Masterton's deputy mayor has slammed criticism of the proposed $30 million civic centre, labelling detractors as a group of "grumpy, old, white men".
And he stands by his remarks, which have since have been met with disapproval from ratepayers.
In a letter to the Wairarapa Times-Age, Masterton Action Group [MAG] co-chair Graham Dick criticised the look of the civic centre artist impressions, labelling the concept a "swept-up woodshed".
The impressions were done earlier this year but were included in a request for tender last week.
"I know Masterton has a long history of the Golden Shears, but this leaves me shaking my head in disbelief," Dick said.
Deputy Mayor Graham McClymont, who chairs the civic centre working group, said a nod to the district's shared European Māori history and the sheep and wool industry was a good starting point for the civic facility designs.
"The part I suspect you will really hate was that aspects of Marae and Wharenui were discussed as equally important," McClymont said, referring to Dick's letter.
"To be honest, this is hard work getting bashed by the same group of grumpy, old, white men."
He said Masterton needed a civic centre with a space of about 4200m2 to bring its facilities into one hub.
"We currently have to pay insurance on a large unusable building [the Masterton Town Hall], pay commercial rent in Queen St [the council offices], operate a library that is only 60 per cent recommended size, and our archives are in storage."
The civic facility project has been surrounded by heightened controversy in recent months.
Masterton District Council [MDC] chief executive Kath Ross resigned last week.
In June, she was caught tearing down the poster for the Hands Around the Town Hall protest, where more than 1000 people took a stand against the proposed civic centre.
Following the protest, funding for the project was signed off by councillors as part of the long-term plan by a slim majority [6-5].
Its location is still not known.
The council is also yet to decide what will become of the existing town hall which is earthquake-prone.
"If there is a silent majority out there that wants to see Masterton progress, keep growing, and provide good civic facilities it's probably time to speak up," McClymont said.
Retired businessman Russell Carthew said there seemed to be "an orchestrated campaign" against the proposed civic centre and its supporters.
"It is good to have healthy informed debate on major projects such as this, but unfortunately it has become completely unbalanced.
"I am sure there are many like myself, supporters of a new purpose-built civic centre who have been a bit nervous about airing their views."
However, there has been plenty of criticism of McClymont's response to Dick.
One resident called it an "appalling personal attack".
Another accused him of pulling the "race card on Graham Dick for merely describing the published design concept as a woolshed".
Hewitt Harrison, co-chair of MAG, said McClymont's response to Dick was "an appalling breach of the council's stated values".
He said the group objected to McClymont implying that Dick's criticism of the proposed civic facility had a racial bias.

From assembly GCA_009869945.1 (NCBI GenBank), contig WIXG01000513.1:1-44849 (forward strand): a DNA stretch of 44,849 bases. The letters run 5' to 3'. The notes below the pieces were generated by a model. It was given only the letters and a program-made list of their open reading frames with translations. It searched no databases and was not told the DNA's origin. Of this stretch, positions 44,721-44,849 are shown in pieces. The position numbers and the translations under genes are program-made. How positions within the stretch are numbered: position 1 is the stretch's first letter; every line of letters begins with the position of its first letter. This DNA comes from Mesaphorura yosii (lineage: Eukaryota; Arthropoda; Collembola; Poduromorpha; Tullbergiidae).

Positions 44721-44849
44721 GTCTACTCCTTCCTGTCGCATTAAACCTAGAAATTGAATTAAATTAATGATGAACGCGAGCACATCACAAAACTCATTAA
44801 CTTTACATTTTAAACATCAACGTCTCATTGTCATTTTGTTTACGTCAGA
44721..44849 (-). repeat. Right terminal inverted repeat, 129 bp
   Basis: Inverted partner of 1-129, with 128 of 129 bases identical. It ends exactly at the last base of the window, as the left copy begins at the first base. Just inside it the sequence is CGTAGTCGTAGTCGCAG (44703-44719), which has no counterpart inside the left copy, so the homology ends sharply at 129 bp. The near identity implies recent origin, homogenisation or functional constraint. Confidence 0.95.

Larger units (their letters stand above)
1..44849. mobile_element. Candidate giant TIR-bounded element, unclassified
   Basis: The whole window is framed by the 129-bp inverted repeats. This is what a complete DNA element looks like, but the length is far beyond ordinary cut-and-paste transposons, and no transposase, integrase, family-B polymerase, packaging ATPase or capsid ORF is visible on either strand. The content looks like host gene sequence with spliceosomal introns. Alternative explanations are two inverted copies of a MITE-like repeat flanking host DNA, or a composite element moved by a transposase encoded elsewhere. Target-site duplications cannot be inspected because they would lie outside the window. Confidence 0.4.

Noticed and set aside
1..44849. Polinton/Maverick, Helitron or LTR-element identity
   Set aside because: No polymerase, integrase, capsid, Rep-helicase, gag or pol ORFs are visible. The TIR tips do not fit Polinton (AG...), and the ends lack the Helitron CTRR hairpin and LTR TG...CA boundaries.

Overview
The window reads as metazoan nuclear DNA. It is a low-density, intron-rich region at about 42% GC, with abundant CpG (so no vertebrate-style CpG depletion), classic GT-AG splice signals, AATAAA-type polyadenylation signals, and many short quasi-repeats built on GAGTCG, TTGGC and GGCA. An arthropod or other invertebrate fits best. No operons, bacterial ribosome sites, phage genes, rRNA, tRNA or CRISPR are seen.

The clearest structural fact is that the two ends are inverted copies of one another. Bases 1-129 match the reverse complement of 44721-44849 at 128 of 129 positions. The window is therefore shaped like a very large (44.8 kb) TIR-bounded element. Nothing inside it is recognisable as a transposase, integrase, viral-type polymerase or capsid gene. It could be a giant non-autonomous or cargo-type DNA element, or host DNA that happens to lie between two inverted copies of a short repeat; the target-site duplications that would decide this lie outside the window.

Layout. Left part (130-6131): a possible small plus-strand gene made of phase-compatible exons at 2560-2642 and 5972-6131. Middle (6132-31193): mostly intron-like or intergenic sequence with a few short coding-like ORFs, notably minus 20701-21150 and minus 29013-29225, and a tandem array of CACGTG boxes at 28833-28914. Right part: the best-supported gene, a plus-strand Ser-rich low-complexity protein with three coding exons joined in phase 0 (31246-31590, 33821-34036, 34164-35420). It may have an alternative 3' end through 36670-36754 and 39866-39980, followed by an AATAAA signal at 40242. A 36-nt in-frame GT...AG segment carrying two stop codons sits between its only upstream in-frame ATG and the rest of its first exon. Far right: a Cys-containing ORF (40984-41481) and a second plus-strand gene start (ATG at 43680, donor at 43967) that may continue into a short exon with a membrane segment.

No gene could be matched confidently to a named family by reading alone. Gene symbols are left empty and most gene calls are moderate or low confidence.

"Neither Graham [Dick] nor MAG have ever objected to having Māori or multi-cultural history and culture acknowledged in a new civic centre.
"To suggest that he or we think otherwise is unjustified, dishonest, and unbecoming of a deputy mayor.
"Further, MAG is not a "group of grumpy old white men" - a racist slur from the deputy mayor.
"[This statement is] not just racist but entirely inaccurate as we have a wide range of ages represented, as well as women, in the group.
"The deputy mayor needs to be held accountable. Will the council take any action?"
MAG is currently collecting signatures on a petition to halt progress on the civic facility.
"To date, the Masterton community is being asked to support something that has no known site, no known design, and no known cost - the $30 million cost specified in the Long Term Plan is essentially a stab in the dark," Harrison said.
Fellow councillor Gary Caffell said he understood McClymont's frustrations over the civic facility uproar, "but for very different reasons".
"Graham McClymont seems to think the many letters to the editor and the massive response to posts on social media, which are anti the proposals, are mainly the work of a small group of "grumpy white men" and do not represent the views of the "silent majority".
"My view is exactly the opposite.
"I believe they are an excellent indicator of what the vast majority of our ratepayers think, and I find it difficult to fathom how we can proceed with plans which have been subject to complaints to the Ombudsman and Auditor General, led to more than a thousand people attending a Hands Around the Town Hall protest, largely instigated the establishment of a ratepayers association, and led to a petition which I understand has attracted many hundreds of signatures.
"Hell's bells - if the "silent majority" is bigger than all that lot, then they are obviously hiding behind a massive-sized bush!"
Caffell said he had faith in the recently-elected civic centre working group which would soon have its first meeting.
"It would be nice to think the first item on their agenda will focus on how the mistakes of the past, which are mainly in the area of communication, can be overcome and whether it would be prudent to put at least a temporary halt to the whole project while further public input is sought."
Yesterday, McClymont said he was "actually getting a lot of support and no one has rang with any better ideas".
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